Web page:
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The Boston Globe

Ideas

What to test instead

A new wave of test designers believe they can measure creativity, problem solving, and collaboration – and that a smarter exam could change education.

When Harvard University announced last month that it was investigating 125 students for cheating on a take-home exam, most of the ensuing public fuss focused on the students: whether they were kids wrongfooted by the requirements of an unpredictable class, as they claimed, or sneaky overachievers driven to cut corners by some mix of ambition and laziness. But beyond the question of the moral fiber of Harvard students, there was another player in the drama: the test itself.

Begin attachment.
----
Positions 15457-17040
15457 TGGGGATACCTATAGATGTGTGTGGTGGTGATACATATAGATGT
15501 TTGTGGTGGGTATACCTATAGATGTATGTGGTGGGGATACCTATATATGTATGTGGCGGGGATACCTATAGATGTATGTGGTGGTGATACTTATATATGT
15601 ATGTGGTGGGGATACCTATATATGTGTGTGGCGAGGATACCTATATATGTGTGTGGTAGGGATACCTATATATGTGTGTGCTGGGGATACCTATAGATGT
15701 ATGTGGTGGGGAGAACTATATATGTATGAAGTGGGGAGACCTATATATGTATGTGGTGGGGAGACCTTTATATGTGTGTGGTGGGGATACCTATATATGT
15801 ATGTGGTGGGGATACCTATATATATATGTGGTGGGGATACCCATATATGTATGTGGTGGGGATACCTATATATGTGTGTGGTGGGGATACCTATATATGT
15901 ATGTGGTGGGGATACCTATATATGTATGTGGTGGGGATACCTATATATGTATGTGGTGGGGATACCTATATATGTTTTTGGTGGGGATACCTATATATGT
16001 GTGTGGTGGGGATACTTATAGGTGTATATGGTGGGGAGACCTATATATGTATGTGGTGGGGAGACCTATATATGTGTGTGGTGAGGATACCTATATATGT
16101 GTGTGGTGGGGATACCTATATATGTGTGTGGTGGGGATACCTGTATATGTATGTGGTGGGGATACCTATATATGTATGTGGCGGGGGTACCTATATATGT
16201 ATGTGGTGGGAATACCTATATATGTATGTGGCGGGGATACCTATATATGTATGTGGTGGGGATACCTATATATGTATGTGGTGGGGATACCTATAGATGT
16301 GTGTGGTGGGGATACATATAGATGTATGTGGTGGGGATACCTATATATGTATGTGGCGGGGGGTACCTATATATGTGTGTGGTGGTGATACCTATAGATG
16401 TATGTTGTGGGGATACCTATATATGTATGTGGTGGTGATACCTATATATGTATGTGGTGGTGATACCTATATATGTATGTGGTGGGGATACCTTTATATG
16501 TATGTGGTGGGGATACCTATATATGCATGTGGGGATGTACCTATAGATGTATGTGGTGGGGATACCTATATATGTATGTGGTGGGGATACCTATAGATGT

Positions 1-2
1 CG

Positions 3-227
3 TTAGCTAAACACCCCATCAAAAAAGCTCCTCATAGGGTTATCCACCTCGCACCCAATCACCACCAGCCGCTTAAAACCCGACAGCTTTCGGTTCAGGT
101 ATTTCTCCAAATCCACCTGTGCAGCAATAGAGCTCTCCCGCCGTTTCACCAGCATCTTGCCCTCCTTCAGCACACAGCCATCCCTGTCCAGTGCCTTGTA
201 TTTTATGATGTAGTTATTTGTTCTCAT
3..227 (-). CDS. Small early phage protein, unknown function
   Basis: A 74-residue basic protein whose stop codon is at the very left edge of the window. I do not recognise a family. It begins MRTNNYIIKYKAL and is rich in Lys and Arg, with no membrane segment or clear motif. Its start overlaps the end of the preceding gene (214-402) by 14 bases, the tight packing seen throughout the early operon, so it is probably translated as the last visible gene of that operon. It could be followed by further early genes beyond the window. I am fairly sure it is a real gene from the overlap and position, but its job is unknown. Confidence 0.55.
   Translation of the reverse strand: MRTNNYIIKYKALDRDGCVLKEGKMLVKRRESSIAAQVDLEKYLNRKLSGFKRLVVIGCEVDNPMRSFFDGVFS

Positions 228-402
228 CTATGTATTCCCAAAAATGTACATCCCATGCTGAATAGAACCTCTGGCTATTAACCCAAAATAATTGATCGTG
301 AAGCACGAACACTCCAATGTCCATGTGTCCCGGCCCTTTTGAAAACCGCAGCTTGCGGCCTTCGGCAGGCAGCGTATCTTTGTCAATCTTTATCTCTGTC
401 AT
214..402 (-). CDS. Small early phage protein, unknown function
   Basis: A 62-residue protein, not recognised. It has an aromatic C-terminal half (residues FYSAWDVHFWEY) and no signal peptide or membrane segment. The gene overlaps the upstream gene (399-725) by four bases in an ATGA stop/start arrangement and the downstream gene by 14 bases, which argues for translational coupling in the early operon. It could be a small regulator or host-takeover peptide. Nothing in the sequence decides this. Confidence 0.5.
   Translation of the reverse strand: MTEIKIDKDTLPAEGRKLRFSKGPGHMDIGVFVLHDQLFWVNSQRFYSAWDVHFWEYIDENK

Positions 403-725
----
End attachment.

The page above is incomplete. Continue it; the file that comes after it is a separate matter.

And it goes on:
The final exam, according to the instructions, had been “completely open book, open note, open Internet, etc.” The one thing it forbade the students to do was to work together—a requirement that some commentators, such as Slate columnist Farhad Manjoo, have argued is absurd. If the purpose of education is to help young people develop skills they’ll need later in life, Manjoo wrote after the scandal broke, it makes no sense to arbitrarily prevent them from demonstrating precisely those skills when they’re taking a test.

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